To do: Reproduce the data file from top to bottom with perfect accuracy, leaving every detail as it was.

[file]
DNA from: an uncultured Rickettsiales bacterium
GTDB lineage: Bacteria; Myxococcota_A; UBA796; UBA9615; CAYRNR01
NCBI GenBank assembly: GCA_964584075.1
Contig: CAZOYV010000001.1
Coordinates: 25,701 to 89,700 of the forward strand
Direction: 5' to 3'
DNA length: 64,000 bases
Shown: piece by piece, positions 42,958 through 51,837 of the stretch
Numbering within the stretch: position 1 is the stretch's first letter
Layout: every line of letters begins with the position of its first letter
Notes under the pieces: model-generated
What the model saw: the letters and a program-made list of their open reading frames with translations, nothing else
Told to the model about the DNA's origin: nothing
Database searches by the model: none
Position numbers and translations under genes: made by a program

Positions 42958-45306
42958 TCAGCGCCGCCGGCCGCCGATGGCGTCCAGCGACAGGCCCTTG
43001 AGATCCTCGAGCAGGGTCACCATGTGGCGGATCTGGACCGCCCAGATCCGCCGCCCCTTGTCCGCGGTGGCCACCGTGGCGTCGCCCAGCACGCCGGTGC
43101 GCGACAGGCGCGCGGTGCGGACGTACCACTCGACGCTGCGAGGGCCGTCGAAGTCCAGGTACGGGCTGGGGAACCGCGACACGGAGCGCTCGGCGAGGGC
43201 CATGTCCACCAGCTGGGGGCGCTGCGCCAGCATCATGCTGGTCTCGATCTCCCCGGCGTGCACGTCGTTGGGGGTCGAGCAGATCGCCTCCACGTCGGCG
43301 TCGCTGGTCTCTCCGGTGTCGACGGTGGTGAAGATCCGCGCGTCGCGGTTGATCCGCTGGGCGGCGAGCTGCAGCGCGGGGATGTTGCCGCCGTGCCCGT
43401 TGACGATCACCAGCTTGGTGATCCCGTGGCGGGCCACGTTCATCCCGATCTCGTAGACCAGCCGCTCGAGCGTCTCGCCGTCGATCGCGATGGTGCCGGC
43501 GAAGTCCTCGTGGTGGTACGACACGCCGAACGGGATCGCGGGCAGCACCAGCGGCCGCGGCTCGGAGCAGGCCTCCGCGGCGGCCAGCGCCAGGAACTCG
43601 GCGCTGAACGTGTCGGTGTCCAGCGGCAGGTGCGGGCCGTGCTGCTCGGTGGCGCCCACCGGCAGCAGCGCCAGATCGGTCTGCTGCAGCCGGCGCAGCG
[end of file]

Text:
DNA from: an uncultured Rickettsiales bacterium
GTDB lineage: Bacteria; Myxococcota_A; UBA796; UBA9615; CAYRNR01
NCBI GenBank assembly: GCA_964584075.1
Contig: CAZOYV010000001.1
Coordinates: 25,701 to 89,700 of the forward strand
Direction: 5' to 3'
DNA length: 64,000 bases
Shown: piece by piece, positions 42,958 through 51,837 of the stretch
Numbering within the stretch: position 1 is the stretch's first letter
Layout: every line of letters begins with the position of its first letter
Notes under the pieces: model-generated
What the model saw: the letters and a program-made list of their open reading frames with translations, nothing else
Told to the model about the DNA's origin: nothing
Database searches by the model: none
Position numbers and translations under genes: made by a program

Positions 42958-45306
42958 TCAGCGCCGCCGGCCGCCGATGGCGTCCAGCGACAGGCCCTTG
43001 AGATCCTCGAGCAGGGTCACCATGTGGCGGATCTGGACCGCCCAGATCCGCCGCCCCTTGTCCGCGGTGGCCACCGTGGCGTCGCCCAGCACGCCGGTGC
43101 GCGACAGGCGCGCGGTGCGGACGTACCACTCGACGCTGCGAGGGCCGTCGAAGTCCAGGTACGGGCTGGGGAACCGCGACACGGAGCGCTCGGCGAGGGC
43201 CATGTCCACCAGCTGGGGGCGCTGCGCCAGCATCATGCTGGTCTCGATCTCCCCGGCGTGCACGTCGTTGGGGGTCGAGCAGATCGCCTCCACGTCGGCG
43301 TCGCTGGTCTCTCCGGTGTCGACGGTGGTGAAGATCCGCGCGTCGCGGTTGATCCGCTGGGCGGCGAGCTGCAGCGCGGGGATGTTGCCGCCGTGCCCGT
43401 TGACGATCACCAGCTTGGTGATCCCGTGGCGGGCCACGTTCATCCCGATCTCGTAGACCAGCCGCTCGAGCGTCTCGCCGTCGATCGCGATGGTGCCGGC
43501 GAAGTCCTCGTGGTGGTACGACACGCCGAACGGGATCGCGGGCAGCACCAGCGGCCGCGGCTCGGAGCAGGCCTCCGCGGCGGCCAGCGCCAGGAACTCG
43601 GCGCTGAACGTGTCGGTGTCCAGCGGCAGGTGCGGGCCGTGCTGCTCGGTGGCGCCCACCGGCAGCAGCGCCAGATCGGTCTGCTGCAGCCGGCGCAGCG